Medical Research Validates Maintenance Care for Low Back Pain 

By Dr. John White, DC
 
Vancouver Chiropractor - Low Back Pain - Chiropractic Maintenance CareWhile in Chiropractic College our professors would warn us eager, young students anything and everything, no matter how bizarre, will happen to us while in our treatment rooms and clinics through our career.  As a student with my classmates I recall speculating what shape those bizarre events might take and those conversations were usually accompanied by a lot of laughter.  Although I’ve had several interesting and unusual interactions since the beginning of my career, they are few and far between.  On a scale of vanilla to Peanutbuster Parfait I would have to rate it somewhere around Oreo Blizzard.
 
I can never predict when odd things will happen but when you wake up on a weekday morning as a Chiropractor, there are a couple of things you can bank on:
1.    The Sun will Rise;
2.    And you’ll treat a patient with chronic low back pain.
 
There are several categories of low back pain including Radicular or nerve root pain, specific spinal pathology and non-specific low back pain.  85% of all low back pain falls into the non-specific category for which 10% is chronic (occurring longer than 6 months).
 
When a patient shows up at Bayside with chronic low back pain they have usually tried many different therapies in an attempt to find some relief.  In most cases the patient has found some success for short periods of time however their symptoms inevitably return once the patient gets back to his or her old habits.  So what can be done?
 
Last year the prestigious medical journal Spine published an article concluding that individuals suffering from chronic non-specific low back pain had lower disability, lower pain symptoms and greater low back range of motion if they were treated with regular spinal manipulations. While this is old news for the Chiropractic profession, I am pleased to see that our medical colleagues are catching up.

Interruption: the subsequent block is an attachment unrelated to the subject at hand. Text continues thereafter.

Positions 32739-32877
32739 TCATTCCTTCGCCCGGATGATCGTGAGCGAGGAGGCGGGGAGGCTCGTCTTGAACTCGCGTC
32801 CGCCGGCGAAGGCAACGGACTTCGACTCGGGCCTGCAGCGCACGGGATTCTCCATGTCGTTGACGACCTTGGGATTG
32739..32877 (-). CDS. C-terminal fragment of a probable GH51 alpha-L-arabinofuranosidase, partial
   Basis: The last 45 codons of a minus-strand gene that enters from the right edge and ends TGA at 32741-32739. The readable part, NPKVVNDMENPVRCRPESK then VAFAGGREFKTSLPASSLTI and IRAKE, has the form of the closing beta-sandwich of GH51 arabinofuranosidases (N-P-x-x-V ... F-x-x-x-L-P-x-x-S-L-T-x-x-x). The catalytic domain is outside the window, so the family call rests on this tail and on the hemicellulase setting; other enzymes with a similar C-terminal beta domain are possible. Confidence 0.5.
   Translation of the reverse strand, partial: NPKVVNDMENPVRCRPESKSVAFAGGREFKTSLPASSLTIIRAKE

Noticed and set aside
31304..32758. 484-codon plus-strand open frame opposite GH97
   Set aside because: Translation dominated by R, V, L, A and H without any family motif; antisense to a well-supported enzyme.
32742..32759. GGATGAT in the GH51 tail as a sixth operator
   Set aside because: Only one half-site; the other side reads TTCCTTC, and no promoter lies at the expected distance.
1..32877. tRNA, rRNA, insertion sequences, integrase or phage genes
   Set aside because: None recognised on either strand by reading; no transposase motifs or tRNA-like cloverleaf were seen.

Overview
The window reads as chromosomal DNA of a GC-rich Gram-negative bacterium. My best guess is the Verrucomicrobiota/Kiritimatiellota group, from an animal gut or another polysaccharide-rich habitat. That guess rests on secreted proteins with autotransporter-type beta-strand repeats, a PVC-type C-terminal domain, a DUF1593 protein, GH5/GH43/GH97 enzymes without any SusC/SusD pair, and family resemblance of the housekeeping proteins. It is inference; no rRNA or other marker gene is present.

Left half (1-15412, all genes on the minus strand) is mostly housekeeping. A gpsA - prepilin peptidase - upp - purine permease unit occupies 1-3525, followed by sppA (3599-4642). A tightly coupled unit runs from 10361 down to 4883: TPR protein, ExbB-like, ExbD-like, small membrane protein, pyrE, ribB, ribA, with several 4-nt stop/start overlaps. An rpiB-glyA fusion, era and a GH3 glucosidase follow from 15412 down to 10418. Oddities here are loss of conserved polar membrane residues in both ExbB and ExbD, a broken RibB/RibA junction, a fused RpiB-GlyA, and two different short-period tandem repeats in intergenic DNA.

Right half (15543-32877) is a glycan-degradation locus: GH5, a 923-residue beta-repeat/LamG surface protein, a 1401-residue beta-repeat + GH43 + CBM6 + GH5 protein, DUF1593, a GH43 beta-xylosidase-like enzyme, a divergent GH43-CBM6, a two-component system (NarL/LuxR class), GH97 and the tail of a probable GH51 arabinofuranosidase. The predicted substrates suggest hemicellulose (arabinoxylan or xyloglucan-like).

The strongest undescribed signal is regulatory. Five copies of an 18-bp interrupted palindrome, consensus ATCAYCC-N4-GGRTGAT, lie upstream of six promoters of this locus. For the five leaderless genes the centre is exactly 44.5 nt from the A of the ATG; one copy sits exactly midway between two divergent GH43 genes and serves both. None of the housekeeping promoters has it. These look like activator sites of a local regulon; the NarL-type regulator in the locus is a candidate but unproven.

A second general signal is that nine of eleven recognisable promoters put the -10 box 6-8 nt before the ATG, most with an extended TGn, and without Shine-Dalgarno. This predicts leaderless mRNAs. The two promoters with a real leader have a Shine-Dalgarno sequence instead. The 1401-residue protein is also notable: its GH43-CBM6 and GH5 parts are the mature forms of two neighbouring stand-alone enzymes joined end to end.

For several years I have been advocating maintenance care to my patients who suffer from chronic and recurrent low back pain as it has been my observation that those patients that stick to a preventative treatment plan tend to suffer far less than those who only seek care when things get really bad.  It’s great to see these results being studied and published in a prestigious medical journal.
 
The next obvious question is likely; how frequently do I need to get treated?  In the study I’m referencing the subjects were treated 3 times per week for 1 month followed by twice per month for the 9-month maintenance phase of the treatment program.
 
Clinically I’ve found the frequency can be reduced even further, however each patient is unique and each patient’s condition requires a unique treatment plan based on the level of dysfunction.
 
So if you or someone you know is struggling with long standing or recurrent low back pain, make an appointment with Bayside today and get back to being pain free!
 

Further Study Details

For those of you who are interested in more details I have included two of the figures and a few explanations.
 
Figure 2 is a graph detailing subjective pain levels of those in the study. The evidence indicates that study participants experienced less pain if the continued to receive spinal adjustments over those who either did not receive adjustments or those who stopped receiving spinal adjustments after one month of treatment.
   

 
Control Group: Received core activation training and range of motion exercises
 
No Maintained SMT Group: Received core activation training, range of motion exercises and spinal manipulative therapy for 1 month
 
Maintained SMT Group: Received core activation training, range of motion exercises and spinal manipulative training
 
Figure 3 is a graph from the study indicating the level of disability of the participants as measured by the Oswestry Disability index, which is a series of questions, used to evaluate a patient’s ability to perform daily tasks. A lower score indicates fewer limitations.

 
For those of you interested in reading the research paper in its entirety, here is the full citation.
 
Senna, M., Machaly, S. Does Maintained Spinal Manipulation Therapy for Chronic Nonspecific Low Back Pain Result in Better Long-Term Outcome? Spine (Phila Pa 1976) 2011;36:1427-1437

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Medical Research Validates Maintenance Care for Low Back Pain
While in Chiropractic College our professors would warn us eager, young students anything and everything, no matter how bizarre, will happen...